General Secretary for Ghana Agricultural Workers Union (GAWU), Edward Kawereh, has called for a total restructuring of government’s Planting for Food and Jobs (PFJ) initiative in a bid to resolve challenges faced by the sector this year.
According to him, the PFJ initiative by far has failed to attain its purpose in promoting food security and making selected food crops available in the Ghanaian markets.
His reaction is to comments made by the Minister for Food and Agriculture, Dr. Owusu Afriyie Akoto, on the extent to which the country is currently experiencing a wave of food shortage.
Mr Kawereh believes that a lot more can be done in addressing the challenges in the agric sector.
“We expect the Minister to ensure that there is a total restructuring of the Planting for Food and Jobs going into the future so that the challenges that we are facing this year will not occur again. In our opinion as a union, the strategies being used so far for the Planting for Food and Jobs, if successful at all, have reached their limit.
“To go into the next stage of our agricultural production, we need a restructuring of the PJF and that should not be done only by the Ministry but also through genuine national stakeholders discussions”.Mr Edward Kareweh
Addressing food concerns
GAWU has over the course of time revealed that, cautions about a possible food shortage in Ghana should be taken seriously. Prior to this, government had subsidized fertilizer under its Planting for Food and Jobs initiative to increase food production and address the high imports of foodstuff into the country.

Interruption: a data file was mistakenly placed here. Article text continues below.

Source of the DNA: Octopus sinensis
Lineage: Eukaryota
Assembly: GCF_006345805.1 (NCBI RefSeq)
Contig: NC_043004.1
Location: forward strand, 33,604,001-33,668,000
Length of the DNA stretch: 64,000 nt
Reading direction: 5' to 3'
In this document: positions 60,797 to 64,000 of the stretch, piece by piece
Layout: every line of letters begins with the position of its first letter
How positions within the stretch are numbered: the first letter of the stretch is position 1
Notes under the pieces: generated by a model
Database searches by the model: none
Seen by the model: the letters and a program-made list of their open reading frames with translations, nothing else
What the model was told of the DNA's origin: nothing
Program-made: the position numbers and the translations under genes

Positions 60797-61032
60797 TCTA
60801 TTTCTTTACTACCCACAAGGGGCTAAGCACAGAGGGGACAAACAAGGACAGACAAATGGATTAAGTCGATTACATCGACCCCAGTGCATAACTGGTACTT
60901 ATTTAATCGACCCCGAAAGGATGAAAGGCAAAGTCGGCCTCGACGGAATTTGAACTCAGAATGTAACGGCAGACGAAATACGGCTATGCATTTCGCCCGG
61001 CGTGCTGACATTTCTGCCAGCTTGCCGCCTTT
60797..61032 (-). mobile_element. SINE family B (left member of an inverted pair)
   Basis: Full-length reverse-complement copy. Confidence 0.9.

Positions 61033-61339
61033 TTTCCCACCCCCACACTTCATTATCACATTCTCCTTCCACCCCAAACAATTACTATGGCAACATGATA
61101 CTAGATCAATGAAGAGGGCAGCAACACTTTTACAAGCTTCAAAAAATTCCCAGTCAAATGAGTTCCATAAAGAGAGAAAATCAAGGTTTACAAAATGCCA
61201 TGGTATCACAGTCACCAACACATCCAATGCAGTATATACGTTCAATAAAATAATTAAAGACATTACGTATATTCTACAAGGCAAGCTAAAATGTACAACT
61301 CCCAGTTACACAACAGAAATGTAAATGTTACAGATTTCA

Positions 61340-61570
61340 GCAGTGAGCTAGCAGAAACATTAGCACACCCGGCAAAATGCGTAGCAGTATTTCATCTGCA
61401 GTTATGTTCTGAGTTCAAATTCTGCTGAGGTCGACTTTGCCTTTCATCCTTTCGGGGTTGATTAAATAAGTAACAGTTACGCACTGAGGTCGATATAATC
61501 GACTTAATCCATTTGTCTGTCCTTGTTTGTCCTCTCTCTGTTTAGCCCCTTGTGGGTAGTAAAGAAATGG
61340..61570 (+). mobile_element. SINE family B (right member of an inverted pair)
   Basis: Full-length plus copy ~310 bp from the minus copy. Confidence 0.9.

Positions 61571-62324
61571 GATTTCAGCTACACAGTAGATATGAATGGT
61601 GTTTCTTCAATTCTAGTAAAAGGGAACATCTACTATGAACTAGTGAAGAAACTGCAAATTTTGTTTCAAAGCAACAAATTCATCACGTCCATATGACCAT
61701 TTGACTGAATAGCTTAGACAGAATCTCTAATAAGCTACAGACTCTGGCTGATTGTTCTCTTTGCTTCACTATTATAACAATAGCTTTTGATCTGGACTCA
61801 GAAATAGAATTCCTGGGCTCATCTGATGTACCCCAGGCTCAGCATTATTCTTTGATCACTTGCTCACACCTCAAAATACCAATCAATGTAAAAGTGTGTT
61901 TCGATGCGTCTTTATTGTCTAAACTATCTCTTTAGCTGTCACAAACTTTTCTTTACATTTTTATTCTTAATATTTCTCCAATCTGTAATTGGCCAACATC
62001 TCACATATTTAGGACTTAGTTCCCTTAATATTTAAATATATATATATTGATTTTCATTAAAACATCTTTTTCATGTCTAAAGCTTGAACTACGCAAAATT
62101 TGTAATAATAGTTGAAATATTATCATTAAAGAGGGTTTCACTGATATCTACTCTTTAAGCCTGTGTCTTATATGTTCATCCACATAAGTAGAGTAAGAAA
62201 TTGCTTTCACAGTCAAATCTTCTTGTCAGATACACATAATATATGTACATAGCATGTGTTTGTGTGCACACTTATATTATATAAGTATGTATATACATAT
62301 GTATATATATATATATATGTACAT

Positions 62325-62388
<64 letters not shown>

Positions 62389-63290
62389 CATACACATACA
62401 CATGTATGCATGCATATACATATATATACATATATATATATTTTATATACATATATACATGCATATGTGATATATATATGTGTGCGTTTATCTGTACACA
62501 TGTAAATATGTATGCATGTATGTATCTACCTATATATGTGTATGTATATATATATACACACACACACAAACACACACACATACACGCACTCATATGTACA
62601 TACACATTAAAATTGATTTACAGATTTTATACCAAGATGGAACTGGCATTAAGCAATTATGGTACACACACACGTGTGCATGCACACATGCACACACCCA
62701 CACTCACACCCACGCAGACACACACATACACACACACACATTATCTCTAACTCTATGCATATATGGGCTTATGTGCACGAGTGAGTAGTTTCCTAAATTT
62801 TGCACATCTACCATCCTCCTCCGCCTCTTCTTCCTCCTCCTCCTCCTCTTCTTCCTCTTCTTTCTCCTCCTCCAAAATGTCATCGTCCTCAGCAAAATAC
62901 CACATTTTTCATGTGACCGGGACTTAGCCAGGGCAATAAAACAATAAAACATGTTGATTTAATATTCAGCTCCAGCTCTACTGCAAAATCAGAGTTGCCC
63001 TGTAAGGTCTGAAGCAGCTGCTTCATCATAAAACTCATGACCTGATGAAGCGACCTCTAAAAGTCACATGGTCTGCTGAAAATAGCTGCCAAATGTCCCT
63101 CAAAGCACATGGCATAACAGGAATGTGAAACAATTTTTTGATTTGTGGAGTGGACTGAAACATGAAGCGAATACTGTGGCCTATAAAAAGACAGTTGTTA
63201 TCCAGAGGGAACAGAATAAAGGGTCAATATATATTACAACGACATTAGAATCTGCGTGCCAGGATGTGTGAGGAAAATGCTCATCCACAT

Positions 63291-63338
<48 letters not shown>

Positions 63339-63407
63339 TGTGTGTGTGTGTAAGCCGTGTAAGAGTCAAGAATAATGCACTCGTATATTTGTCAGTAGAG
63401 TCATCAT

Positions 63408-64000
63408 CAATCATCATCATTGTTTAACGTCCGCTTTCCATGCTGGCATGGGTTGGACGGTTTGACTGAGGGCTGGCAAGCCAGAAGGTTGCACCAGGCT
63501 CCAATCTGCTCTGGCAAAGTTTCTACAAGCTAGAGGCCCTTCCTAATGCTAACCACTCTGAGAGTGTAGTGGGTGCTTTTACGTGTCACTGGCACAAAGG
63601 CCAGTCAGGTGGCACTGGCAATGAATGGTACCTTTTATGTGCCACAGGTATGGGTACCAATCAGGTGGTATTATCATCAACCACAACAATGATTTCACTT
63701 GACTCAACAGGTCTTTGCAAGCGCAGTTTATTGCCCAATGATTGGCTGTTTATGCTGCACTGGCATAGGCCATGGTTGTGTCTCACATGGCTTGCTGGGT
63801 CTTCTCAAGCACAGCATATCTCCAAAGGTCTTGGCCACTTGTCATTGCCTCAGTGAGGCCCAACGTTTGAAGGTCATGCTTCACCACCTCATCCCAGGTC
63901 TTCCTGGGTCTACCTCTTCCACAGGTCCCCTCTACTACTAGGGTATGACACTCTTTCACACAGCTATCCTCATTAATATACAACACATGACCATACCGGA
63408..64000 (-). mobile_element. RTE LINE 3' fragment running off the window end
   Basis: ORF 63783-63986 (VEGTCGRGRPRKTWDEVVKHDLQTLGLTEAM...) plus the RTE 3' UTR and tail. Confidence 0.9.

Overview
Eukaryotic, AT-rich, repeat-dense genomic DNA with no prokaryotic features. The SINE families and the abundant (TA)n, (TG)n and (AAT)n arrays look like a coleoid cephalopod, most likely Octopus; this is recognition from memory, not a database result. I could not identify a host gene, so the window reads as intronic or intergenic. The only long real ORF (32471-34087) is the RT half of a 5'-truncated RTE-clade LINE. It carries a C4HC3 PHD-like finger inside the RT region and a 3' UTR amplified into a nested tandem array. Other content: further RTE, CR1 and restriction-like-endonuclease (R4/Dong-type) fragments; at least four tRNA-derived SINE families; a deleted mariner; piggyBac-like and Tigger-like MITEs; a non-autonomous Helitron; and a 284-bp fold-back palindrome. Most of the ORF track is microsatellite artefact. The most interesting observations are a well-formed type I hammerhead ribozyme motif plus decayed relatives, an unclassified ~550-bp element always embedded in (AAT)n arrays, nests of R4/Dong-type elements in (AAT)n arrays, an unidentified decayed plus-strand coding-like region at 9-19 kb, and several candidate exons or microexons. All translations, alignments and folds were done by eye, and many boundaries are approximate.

That notwithstanding, there has been recorded cases of fertilizer smuggling, which endlessly impedes the successful implementation of the government’s flagship program.
According to Mr Kareweh, one of the main setbacks has been government’s challenges to pay fertilizer suppliers. The GAWU general Secretary believes that this has led to shortage of fertilizers for farmers this year.
“It is not just about the lack of fertilizer. It is also about the fact that people who had actually increased their acreage hoping to get the subsidized fertilizer did not get it”.Mr Edward Kareweh
Earlier, Member of Parliament for Bawku Central, Mahama Ayariga, had petitioned Parliament to immediately review government’s fertilizer subsidy programme. This, he explained, is currently not serving its planned purpose.
Mr Ayariga noted that the programme has been riddled with many inadequacies and had become expensive with low returns. He revealed that as a result of the makeup of the program and government’s delay in paying them, suppliers tend to inflate the price of the fertilizers.
Nonetheless, the Food and Agriculture Minister’s office accused Mr. Mahama of instilling fear in people. It noted that the Planting for Food and Jobs has instead strengthened Ghana’s food security.
The Bawku Central legislator insisted that it also affected other inputs which resulted in accrued interests on loans they use to undertake the contract. Following this, there has also been concerns raised by former President John Mahama over food shortages.
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